Playing sports prevents drug use in teens by promoting academic success. Athletics help youth learn dedication, hard work and other core values of success. Participating in a sport gives young adults a reason to work harder in school and apply the lessons they’ve learned on the field. Sports require memorization, repetition and learning these are skill sets that are directly relevant to class work. Also, the determination and goal-setting skills a sport requires can be transferred to the classroom. Lessons learned in athletics, combined with the knowledge that they must do well in school to participate, improves students’ persistence and chances for success. “For the most part there were significant differences among the athlete and non-athlete populations, it showed to be true among all groups analyzed that being an athlete helped them persist.” (Rebecca Achen.) Participating in a sport gives young adults a reason to work harder in school and apply the lessons they’ve learned on the field.

It is argued that teen sports are too time-consuming and leave student-athletes physically and mentally fatigued. A sampling of 409 High school conference athletes found that while they are generally satisfied with their grades they are stressed and time demands from their sports create anxiety and a loss of sleep that hinders academic and athletic performance. The study also concluded that physical exhaustion is a major issue. (CBS Sports) “Sports psychologists are in high demand because parents, coaches, teams, and schools put undue pressure on young athletes to perform well every time they step on the field, court, or track. Remember, they’re children, not professional athletes.” (Marika Lindholm Ph.D.) The early specialization and pressure of sports can sometimes be overwhelming to kids. The fallacy behind youth sports is that children are pressured every time they step on the field. If this is the case it is noxious to a child’s wellbeing.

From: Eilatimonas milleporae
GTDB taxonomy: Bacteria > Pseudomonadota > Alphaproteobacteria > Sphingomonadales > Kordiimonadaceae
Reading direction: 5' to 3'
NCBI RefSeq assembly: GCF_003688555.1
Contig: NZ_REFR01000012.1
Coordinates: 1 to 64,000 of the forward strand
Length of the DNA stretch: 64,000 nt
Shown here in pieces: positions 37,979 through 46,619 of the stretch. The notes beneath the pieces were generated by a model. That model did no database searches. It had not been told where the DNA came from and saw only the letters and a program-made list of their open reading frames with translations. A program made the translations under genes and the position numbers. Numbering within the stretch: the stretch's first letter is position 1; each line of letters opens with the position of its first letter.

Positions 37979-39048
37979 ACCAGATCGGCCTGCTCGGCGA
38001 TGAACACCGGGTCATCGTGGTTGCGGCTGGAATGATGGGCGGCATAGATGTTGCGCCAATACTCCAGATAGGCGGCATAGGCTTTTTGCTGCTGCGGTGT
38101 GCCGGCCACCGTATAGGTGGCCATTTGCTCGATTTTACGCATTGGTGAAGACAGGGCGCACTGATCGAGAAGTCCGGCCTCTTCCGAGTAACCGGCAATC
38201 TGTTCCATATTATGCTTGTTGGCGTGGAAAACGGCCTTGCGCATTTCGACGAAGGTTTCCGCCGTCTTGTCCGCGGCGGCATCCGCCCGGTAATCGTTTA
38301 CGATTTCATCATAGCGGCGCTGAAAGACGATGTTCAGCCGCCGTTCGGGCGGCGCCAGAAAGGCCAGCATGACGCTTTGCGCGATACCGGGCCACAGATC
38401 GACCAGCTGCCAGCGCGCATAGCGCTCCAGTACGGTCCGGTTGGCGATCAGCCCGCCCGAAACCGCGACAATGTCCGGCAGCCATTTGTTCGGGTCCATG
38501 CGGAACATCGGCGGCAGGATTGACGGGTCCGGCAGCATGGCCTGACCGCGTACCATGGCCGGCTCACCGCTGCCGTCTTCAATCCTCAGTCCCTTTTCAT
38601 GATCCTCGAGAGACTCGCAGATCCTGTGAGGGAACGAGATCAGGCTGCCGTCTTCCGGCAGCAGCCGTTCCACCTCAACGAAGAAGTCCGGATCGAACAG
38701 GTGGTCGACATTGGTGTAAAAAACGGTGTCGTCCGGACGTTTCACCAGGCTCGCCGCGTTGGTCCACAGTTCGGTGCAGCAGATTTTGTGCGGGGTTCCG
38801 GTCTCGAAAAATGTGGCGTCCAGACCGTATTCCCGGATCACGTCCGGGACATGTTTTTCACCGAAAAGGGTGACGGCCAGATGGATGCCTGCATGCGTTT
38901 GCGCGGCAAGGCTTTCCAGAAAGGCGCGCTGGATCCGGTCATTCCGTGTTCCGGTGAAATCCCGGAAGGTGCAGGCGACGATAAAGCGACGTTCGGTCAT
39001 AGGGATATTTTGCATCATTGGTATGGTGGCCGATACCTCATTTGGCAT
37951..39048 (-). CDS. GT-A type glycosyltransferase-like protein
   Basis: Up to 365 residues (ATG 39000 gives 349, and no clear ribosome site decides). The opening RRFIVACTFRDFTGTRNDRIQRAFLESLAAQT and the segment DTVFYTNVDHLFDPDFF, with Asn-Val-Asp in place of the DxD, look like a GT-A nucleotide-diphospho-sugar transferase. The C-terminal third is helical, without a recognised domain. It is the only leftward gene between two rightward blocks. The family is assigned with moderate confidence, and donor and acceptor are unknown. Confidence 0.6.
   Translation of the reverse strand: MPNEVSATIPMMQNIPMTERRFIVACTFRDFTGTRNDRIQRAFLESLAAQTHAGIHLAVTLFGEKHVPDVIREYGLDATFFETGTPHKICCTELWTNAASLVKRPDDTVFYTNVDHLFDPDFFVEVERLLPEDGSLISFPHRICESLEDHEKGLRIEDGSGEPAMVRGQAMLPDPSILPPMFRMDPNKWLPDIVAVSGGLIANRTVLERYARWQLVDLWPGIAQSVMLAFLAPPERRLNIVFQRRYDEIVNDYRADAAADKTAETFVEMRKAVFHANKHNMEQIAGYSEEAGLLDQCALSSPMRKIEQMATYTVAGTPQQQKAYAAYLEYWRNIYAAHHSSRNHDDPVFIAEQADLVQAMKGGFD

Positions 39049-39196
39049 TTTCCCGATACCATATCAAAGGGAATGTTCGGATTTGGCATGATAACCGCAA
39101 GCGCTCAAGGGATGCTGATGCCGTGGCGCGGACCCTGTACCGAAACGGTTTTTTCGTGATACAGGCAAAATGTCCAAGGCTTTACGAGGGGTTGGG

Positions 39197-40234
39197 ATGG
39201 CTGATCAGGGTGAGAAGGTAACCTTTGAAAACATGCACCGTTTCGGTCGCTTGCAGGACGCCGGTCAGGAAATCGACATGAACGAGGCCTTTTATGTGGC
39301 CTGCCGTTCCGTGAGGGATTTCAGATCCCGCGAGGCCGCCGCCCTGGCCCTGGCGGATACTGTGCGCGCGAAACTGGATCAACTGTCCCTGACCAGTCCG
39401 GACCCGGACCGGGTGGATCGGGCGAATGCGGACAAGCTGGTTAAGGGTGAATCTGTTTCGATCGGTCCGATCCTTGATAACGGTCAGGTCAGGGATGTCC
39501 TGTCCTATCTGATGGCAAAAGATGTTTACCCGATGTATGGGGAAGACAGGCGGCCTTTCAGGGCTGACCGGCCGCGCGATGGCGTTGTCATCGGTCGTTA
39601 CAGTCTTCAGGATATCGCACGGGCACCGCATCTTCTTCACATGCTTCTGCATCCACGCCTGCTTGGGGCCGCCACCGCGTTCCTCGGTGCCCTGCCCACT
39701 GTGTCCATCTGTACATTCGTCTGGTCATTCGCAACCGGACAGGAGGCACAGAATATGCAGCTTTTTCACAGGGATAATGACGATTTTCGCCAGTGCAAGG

​It has been scientifically demonstrated time and again that physical exercise is tightly correlated with mental acuity. ​In the right environment, a young boy or girl can really come out of their “shell” and express themselves through sport. Their confidence builds and that can be taken directly into the classroom. A student who is engaged in positive pursuits to be engaged, focused and self-disciplined learn that they need to focus and recognize that they must live disciplined lives. They can still enjoy themselves but they understand that discipline can help lead to achievement and success. “Academics and sports must be properly balanced in order to become a well-rounded person. Sports can help the students relieve their stress and maintain a healthy life, while still focusing on school.”(Sophia Jung.) Sports are a positive outlet for everyday stresses, so it is a constructive way to expel negative energy. To be successful a young adult must learn to balance a schedule of events in order to live a harmonic life.